It is interesting to note at this point that the truck driver/Rain God Arthur hitches a ride with sounds remarkaly similar to the Arcturan Megafreighter pilot Zaphod Beeblebrox hitched with way back at the start of the Secondary Phase. That is a motif which runs through the Quandary and Quintessential Phases, which brought together as many of the original radio and TV cast as possible, as a big geunion and celebration of Hitchhiker’s; Arthur’s conversation in the Friends of the Planet shop is another nice example (once you know who the actor is).

The Quandary Phase is based on the story from So Long, and Thanks for All the Fish, which is basically a love story between Arthur and the improbably named Fenchurch, brought to life here by Jane Horrocks. It is a change of pace from all the running around and saving the galaxy in the previous series, but Arthur deserves to be happy, so I find myself being happy with him as his lifestyle finally starts coming together.

Until, of course, Ford Prefect literally crashes the party, whereupon our heroes hitch a ride on a spaceship to God’s Final Message to His Creation, which is a good bit and has Marvin in it. There is also Christian Slater as Wonko the Sane, if big Hollywood names doing completely off the wall stuff is of any interest to you.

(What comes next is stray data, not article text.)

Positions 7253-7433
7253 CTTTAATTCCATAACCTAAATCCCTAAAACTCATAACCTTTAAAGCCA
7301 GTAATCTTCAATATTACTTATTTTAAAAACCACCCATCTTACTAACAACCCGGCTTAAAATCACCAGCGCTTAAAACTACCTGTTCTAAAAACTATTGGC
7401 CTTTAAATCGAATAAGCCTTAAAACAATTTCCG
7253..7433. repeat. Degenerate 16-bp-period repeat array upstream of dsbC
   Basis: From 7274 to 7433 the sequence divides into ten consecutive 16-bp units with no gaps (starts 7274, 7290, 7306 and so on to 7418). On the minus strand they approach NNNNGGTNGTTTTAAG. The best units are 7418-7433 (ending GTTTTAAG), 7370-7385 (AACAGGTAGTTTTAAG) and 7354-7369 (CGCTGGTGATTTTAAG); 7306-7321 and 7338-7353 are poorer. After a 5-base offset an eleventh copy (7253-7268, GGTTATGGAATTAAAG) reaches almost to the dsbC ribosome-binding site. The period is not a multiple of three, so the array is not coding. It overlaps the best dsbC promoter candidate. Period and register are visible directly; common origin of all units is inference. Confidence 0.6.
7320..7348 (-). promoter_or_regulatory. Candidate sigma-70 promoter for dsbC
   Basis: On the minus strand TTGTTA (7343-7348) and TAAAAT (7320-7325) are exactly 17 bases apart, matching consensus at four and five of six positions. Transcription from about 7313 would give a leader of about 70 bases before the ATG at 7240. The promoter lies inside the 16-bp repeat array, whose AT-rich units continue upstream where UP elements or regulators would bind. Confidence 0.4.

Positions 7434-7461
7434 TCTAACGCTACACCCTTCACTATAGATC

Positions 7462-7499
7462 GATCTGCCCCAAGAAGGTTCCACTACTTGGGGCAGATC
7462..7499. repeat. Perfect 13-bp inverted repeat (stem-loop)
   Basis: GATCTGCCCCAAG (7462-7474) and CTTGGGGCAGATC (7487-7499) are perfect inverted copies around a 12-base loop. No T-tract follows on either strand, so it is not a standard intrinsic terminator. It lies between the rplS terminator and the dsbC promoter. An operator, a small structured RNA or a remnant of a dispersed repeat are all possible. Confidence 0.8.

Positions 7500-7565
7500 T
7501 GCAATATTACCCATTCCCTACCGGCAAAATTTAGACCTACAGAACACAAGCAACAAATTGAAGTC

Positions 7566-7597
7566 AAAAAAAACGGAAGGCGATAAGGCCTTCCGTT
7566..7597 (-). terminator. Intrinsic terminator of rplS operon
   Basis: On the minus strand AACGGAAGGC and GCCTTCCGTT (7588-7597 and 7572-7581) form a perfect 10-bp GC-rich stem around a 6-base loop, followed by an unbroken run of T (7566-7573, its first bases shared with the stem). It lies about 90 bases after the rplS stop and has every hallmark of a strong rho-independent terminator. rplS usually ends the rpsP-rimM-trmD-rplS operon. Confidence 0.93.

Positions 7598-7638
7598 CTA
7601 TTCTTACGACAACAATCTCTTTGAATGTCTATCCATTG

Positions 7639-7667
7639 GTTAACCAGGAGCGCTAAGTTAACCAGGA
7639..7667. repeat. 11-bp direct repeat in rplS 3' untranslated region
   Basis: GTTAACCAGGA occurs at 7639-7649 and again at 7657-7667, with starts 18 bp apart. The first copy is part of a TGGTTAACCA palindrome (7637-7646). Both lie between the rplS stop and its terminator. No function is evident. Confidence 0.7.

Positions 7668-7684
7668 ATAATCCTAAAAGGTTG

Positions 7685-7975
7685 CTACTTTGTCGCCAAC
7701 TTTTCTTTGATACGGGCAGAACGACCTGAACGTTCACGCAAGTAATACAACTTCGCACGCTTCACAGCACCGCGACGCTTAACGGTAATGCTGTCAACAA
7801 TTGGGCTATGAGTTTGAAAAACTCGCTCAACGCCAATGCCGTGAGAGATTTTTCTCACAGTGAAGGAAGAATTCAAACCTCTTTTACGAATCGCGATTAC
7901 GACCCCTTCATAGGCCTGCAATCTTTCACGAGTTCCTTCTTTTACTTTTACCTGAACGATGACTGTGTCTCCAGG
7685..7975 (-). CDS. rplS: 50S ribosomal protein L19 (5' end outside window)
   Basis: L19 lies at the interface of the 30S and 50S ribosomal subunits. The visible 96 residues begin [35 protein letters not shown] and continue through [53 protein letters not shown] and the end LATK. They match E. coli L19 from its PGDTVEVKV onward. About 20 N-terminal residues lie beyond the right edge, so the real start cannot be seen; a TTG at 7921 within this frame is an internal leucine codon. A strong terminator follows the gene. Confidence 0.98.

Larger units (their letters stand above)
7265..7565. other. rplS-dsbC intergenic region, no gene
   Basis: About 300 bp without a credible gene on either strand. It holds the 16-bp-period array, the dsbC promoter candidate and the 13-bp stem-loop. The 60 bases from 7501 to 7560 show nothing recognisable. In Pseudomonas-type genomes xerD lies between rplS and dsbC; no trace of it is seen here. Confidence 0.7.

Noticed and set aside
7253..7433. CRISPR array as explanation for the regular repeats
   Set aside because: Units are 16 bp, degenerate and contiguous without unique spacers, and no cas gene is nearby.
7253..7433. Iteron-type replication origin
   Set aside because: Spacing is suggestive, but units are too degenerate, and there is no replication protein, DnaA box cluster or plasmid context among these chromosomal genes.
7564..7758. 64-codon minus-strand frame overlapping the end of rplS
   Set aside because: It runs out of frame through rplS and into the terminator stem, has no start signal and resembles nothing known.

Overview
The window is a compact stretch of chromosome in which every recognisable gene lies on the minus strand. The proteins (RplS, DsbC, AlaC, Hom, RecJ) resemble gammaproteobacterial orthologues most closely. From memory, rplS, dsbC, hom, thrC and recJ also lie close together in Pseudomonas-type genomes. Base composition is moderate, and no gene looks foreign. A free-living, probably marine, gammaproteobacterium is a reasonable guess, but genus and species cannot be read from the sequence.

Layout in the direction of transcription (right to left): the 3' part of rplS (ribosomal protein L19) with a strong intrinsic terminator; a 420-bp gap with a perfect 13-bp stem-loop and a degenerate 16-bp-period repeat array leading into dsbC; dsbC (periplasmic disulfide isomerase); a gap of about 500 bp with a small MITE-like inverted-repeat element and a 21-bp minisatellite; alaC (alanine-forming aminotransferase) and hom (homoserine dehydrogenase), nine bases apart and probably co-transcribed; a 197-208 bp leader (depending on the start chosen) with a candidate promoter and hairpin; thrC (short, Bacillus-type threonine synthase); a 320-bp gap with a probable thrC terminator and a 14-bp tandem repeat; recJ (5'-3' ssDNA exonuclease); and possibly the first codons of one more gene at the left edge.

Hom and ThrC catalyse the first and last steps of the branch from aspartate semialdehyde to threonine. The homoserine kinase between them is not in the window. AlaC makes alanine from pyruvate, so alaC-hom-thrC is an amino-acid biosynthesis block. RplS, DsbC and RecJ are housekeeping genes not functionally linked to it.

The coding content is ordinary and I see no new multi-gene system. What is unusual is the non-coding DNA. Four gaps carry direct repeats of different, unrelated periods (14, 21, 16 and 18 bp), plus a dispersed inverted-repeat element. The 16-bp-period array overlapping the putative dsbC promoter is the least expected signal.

And that, in all important senses of the word, is that, except to say that the Quandary Phase ends more or less where Mostly Harmless, volume five in the trilogy, begins – and that is where we will pick it up tomorrow.

Towel Day Tunes

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It’s Towel Day! So, although I don’t make a habit of posting on weekends, here’s a special Top Ten Towel Tunes to help you celebrate Douglas Adams and all things Hitchhiker-esque.

10. The Kinks – Arthur
A song about a plain simple man called Arthur… seems an appropriate place to start.

9. Radiohead – Paranoid Android
Creep? Don’t talk to me about Creep…

8. Lemongrass – Restaurant at the End of the Universe
Lemongrass is made up of walking plantoid lifeforms, something like the Rangdo from The Adventure Game with a couple of keyboards.

7. Lida Husik – Hitchhiker
Psychadelic rock number by someone who almost sounds like she could have been a character in Hitchhikers.

6. Liquid Gold – Don’t Panic
Cheesy sub-Eurovision disco – perfect for your Towel Night party!

5. A Flock of Seagulls – D.N.A.
If you leave an infinite number of seagulls in a room with an infinite number of musical instruments, they will eventually create the entire history of New Wave music.

4. Nothing Personal – Forty Two
What song will be number four in the Towel Day Top Ten? No, that probably isn’t it.

3. Saturns Day – Who Needs A Towel?
Silly question on Towel Day, you would have thought…

2. Tanya Donelly – Heart of Gold
Her from Throwing Muses and Belly, doing a Neil Young cover. Her rendition of Bob Dylan’s Starship Bistromath wasn’t of the same quality.

1. Camaromance – Mostly Harmless
I have no idea what this is, but it’s weirdly awesome. Mostly.

The playlist is there ready for you to listen along courtesy of Spotify, and you’ll spot a couple of bonus tracks on the end – I didn’t want to be too obvious with the Top Ten, but let’s face it, Journey of the Sorcerer is Hitchhiker’s.